HOBART house prices increased by 34 per cent over the past five years while the sharing economy has caused rents to rise at a nation-leading rate, the latest CoreLogic Australian Affordable Housing Report 2018-19 has shown.
Hobart’s rising median house price of $465,000 resulted after mainland buyers entered the market seeking high returns on their investment as a result of the lower housing costs.
Hobart’s 34 per cent increase compares with Sydney and Melbourne on 38.8 per cent.
CoreLogic’s report contained the Anglicare Australia Rental Affordability Snapshot which highlighted the effect of Airbnb on the Hobart rental market, where rents increased by 10.7 per cent — the highest in Australia.
“Hobart has seen a significant decline in the number of affordable and suitable private rental properties,” the report said.
“The Greater Hobart region now has the most unaffordable rents in the country due in part to significantly lower household incomes, taking the mantle from the Greater Sydney region.
“In Hobart up to one in eight homes are reported to be listed on [Airbnb], creating a scarcity in rental properties and driving up rents.”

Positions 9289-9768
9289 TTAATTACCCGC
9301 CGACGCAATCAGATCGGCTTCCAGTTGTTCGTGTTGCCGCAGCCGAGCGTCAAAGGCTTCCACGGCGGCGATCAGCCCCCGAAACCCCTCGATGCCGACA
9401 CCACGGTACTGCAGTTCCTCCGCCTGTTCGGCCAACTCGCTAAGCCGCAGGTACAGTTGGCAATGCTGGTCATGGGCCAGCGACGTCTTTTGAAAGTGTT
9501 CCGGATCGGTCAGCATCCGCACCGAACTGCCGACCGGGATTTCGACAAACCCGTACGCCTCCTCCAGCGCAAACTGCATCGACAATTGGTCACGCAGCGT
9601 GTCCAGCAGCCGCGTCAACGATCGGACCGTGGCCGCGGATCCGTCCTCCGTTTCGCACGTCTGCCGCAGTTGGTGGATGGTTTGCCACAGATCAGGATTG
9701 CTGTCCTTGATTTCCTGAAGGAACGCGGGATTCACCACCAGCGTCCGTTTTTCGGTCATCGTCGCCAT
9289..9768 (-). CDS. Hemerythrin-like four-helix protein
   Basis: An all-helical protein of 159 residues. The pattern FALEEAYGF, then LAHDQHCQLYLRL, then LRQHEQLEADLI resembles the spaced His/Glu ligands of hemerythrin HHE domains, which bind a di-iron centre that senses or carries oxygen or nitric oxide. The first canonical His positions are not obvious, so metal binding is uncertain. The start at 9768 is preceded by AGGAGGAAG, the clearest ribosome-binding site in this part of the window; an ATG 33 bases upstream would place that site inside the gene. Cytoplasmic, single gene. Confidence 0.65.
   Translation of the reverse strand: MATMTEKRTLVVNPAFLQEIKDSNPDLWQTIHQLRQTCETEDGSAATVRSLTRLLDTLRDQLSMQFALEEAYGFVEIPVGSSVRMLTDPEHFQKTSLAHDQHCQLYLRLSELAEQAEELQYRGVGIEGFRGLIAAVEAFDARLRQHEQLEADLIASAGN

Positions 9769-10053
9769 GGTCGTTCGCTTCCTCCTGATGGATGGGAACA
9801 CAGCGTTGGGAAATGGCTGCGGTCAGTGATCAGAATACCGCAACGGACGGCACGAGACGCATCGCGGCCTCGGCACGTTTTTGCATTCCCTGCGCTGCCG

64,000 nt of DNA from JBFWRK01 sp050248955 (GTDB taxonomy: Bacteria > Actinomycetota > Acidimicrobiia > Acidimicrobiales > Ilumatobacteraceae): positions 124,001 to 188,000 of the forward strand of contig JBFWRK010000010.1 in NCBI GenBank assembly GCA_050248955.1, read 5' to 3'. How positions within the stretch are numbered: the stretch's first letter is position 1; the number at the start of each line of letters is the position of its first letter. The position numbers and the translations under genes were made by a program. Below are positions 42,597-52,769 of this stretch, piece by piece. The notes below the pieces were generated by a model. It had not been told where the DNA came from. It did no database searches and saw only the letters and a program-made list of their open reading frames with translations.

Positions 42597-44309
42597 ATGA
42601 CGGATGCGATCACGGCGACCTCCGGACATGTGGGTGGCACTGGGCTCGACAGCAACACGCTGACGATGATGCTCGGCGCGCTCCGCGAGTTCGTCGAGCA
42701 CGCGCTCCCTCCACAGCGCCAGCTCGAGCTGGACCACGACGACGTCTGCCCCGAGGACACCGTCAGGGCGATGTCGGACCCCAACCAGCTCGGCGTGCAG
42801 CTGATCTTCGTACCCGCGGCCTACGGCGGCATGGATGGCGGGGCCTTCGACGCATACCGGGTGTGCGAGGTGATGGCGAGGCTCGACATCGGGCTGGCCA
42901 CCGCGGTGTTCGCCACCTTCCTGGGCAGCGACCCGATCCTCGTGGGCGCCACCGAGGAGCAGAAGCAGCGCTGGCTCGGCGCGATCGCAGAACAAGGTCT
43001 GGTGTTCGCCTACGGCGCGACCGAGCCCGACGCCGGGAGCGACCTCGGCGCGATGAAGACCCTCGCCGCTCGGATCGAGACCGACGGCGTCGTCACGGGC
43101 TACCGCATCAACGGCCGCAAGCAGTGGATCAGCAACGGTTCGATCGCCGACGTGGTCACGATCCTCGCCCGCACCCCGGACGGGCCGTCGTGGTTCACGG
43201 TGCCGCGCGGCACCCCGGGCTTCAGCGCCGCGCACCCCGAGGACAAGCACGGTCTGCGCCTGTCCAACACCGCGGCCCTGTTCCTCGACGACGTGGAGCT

The Rental Affordability Index of 102 in Hobart was rated as “moderately high rents” which required 29 per cent of income to be spent on rent.
The State Government acted on Tasmanian Planning Commission recommendations in June to change short-stay accommodation rules.
But the State Opposition criticised the changes as tinkering around the edges and not sufficient to address the homelessness crisis, which culminated in the establishment of a tent city at the Royal Hobart Showground this year.
The report said Hobart had experienced negative impacts on rental affordability because of the effects of tourism growth and rapid gentrification.
“The Airbnb explosion led to the removal of properties from the long-term rental market and, as property prices in the city rapidly rise, low-income earners are finding it harder to compete in the rental market,” the report said.
The increase in house prices meant there were fewer homes in the price range for first home buyers and retirees.
Less than half of all sales were below $400,000 over the past five years compared with a rate of 67 per cent in the previous five years.